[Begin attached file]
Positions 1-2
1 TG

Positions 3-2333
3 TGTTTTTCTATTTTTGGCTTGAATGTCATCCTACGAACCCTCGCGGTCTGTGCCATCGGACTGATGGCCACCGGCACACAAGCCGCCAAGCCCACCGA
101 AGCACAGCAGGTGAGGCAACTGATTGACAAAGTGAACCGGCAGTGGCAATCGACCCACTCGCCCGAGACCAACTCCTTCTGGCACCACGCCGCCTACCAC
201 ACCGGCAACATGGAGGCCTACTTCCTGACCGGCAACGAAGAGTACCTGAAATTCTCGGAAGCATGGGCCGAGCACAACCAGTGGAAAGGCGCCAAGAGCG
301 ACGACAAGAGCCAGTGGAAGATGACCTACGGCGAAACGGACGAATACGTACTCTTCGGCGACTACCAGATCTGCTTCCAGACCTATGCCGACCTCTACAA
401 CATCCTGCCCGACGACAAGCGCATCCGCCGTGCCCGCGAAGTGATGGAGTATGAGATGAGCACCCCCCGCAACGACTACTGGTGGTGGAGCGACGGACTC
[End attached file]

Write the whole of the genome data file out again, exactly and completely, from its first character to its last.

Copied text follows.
Positions 1-2
1 TG

Positions 3-2333
3 TGTTTTTCTATTTTTGGCTTGAATGTCATCCTACGAACCCTCGCGGTCTGTGCCATCGGACTGATGGCCACCGGCACACAAGCCGCCAAGCCCACCGA
101 AGCACAGCAGGTGAGGCAACTGATTGACAAAGTGAACCGGCAGTGGCAATCGACCCACTCGCCCGAGACCAACTCCTTCTGGCACCACGCCGCCTACCAC
201 ACCGGCAACATGGAGGCCTACTTCCTGACCGGCAACGAAGAGTACCTGAAATTCTCGGAAGCATGGGCCGAGCACAACCAGTGGAAAGGCGCCAAGAGCG
301 ACGACAAGAGCCAGTGGAAGATGACCTACGGCGAAACGGACGAATACGTACTCTTCGGCGACTACCAGATCTGCTTCCAGACCTATGCCGACCTCTACAA
401 CATCCTGCCCGACGACAAGCGCATCCGCCGTGCCCGCGAAGTGATGGAGTATGAGATGAGCACCCCCCGCAACGACTACTGGTGGTGGAGCGACGGACTC